Correct me if I am wrong, but in 1995 guidelines for an established office visit you are only required 2 components out of the 3. If both History and Examination are detailed then it would not matter if the medical decision making was as low as straight forward because you would have already hit the 2 components with the history and examination.

    Melissa Blow, CPC

  8. #8
    Join Date
    Apr 2007

    Default Original Poster

    I agree partially with all of you out there. One question. Seems like you all (except) one, over looked. The fact that the Dr. made a decision on whether to continue his TriCor. Doesn't this count for a moderate decision making. Being he managed his prescriton. Give your opion.

    Thank You All
    Daniel CPC

  9. #9
    Join Date
    Apr 2007
    York, Pa


    Quote Originally Posted by daniel View Post
    I agree partially with all of you out there. One question. Seems like you all (except) one, over looked. The fact that the Dr. made a decision on whether to continue his TriCor. Doesn't this count for a moderate decision making. Being he managed his prescriton. Give your opion.

    Thank You All
    Daniel CPC

    I feel the same as you on this note, it seems some missed the Tricor part of this note...

    Roxanne Thames, CPC

Similar Threads

  1. Pt seen to re-establish???
    By Rebecca Pate in forum E/M
    Replies: 0
    Last Post: 11-09-2015, 09:43 AM
  2. Would you bump this up to a 99214 ??
    By Orthocoderpgu in forum E/M
    Replies: 8
    Last Post: 12-10-2012, 08:58 AM
  3. Establish Pt
    By sandy06 in forum E/M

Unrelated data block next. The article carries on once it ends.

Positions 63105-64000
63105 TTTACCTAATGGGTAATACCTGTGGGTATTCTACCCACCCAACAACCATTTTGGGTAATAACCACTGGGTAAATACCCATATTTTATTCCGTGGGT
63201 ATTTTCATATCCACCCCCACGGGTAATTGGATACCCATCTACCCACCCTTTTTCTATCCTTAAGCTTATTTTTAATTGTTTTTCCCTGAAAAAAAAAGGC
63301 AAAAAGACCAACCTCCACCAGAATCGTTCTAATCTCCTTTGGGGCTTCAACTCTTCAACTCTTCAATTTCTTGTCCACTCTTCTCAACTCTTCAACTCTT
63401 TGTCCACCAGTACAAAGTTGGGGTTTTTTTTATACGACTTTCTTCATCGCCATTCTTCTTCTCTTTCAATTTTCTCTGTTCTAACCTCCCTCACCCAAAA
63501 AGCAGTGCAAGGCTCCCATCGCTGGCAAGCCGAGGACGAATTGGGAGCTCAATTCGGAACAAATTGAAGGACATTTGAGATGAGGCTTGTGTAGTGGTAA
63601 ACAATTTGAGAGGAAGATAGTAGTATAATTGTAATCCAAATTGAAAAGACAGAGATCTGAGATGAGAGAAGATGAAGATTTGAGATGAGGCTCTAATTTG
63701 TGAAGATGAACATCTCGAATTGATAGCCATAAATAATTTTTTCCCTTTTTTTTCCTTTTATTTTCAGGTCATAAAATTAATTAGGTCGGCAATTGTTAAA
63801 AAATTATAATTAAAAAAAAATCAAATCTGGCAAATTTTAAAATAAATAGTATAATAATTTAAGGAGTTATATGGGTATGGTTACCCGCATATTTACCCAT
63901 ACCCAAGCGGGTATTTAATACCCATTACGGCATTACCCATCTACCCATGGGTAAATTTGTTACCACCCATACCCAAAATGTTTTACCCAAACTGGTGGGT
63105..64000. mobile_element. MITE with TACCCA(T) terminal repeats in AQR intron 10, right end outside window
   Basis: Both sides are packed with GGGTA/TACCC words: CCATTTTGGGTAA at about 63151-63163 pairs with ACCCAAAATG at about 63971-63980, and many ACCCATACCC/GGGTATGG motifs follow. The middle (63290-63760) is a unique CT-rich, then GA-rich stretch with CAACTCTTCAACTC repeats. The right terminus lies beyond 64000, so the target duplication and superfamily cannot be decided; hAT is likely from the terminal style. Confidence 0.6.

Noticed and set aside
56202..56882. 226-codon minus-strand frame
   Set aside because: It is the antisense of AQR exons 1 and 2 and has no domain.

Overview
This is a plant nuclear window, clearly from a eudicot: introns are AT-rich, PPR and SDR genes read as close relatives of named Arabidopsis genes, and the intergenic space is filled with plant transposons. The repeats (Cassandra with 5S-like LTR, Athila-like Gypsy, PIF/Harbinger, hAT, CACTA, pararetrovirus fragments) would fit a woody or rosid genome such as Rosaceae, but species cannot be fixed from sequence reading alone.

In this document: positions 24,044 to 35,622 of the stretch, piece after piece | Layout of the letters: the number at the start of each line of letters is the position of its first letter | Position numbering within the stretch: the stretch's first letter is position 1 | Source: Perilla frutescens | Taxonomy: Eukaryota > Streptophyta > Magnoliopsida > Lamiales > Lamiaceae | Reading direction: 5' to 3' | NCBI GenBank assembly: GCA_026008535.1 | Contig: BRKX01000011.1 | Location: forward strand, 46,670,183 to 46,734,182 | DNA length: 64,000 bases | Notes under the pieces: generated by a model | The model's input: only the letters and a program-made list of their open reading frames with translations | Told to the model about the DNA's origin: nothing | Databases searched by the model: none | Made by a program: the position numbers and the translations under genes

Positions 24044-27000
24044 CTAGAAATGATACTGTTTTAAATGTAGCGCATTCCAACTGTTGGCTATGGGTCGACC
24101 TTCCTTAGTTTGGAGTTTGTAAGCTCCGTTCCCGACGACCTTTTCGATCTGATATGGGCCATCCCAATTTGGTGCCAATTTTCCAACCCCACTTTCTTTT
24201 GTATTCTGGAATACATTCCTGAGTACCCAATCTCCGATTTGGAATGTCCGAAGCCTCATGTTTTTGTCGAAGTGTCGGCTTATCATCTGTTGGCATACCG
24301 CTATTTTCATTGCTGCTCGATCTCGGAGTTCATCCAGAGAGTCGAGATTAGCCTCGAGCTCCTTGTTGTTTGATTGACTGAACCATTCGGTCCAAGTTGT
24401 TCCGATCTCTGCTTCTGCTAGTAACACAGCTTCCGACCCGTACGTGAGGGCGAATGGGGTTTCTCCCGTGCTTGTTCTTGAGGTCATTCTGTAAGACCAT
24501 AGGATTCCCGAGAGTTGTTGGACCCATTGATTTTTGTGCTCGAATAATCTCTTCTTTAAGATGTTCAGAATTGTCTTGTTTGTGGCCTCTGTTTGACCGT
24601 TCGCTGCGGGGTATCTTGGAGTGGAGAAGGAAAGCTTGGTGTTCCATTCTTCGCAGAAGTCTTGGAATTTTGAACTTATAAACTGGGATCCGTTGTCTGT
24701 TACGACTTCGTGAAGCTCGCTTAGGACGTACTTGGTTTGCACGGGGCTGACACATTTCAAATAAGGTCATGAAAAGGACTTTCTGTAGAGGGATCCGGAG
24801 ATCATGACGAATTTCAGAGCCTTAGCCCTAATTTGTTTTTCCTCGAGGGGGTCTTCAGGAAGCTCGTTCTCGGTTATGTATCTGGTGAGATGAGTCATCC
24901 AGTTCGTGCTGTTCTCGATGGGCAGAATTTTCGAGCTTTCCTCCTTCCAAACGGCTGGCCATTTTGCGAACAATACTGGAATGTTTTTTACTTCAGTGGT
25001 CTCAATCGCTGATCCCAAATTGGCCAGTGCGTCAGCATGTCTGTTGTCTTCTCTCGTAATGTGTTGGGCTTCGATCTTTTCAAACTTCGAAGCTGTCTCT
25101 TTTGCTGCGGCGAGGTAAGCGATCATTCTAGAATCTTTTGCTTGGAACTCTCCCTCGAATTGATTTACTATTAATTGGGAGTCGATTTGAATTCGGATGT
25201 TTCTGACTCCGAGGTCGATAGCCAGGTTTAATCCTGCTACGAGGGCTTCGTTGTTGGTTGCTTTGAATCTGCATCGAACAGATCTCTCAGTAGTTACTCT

Replies: 1
    Last Post: 08-03-2012, 10:28 AM
  4. New vs Establish
    By perkins05 in forum E/M
    Replies: 3
    Last Post: 03-28-2011, 08:24 AM
  5. pump bump/exostosis/Haglund's deformity
    By susanlwright in forum Orthopaedics
    Replies: 1
    Last Post: 02-11-2008, 02:28 PM

Posting Permissions

  • You may not post new threads
  • You may not post replies
  • You may not post attachments
  • You may not edit your posts

Enjoying Our Forums?

AAPC forums are a benefit of membership. Joining AAPC grants you unlimited access, allowing you to post questions and participate with our community of over 150,000 professionals.

Join Now Continue Reading Without Full Access

Already a Member?


Close Message

In addition to full participation on AAPC forums, as a member you will be able to:

  • Access to the largest healthcare job database in the world.
  • Join over 150,000 members of the healthcare network in the world.
  • Be a part of an industry leading organization that drives the business side of healthcare.
  • Save anywhere from 10%-50% with exclusive member discounts on courses, books, study materials, and conferences.
  • Access to discounts at hundreds of restaurants, travel destinations, retail stores, and service providers. AAPC members also have opportunities to save on heath, life, and liability insurance.
  • Become a member of a local chapter and attend regular meetings.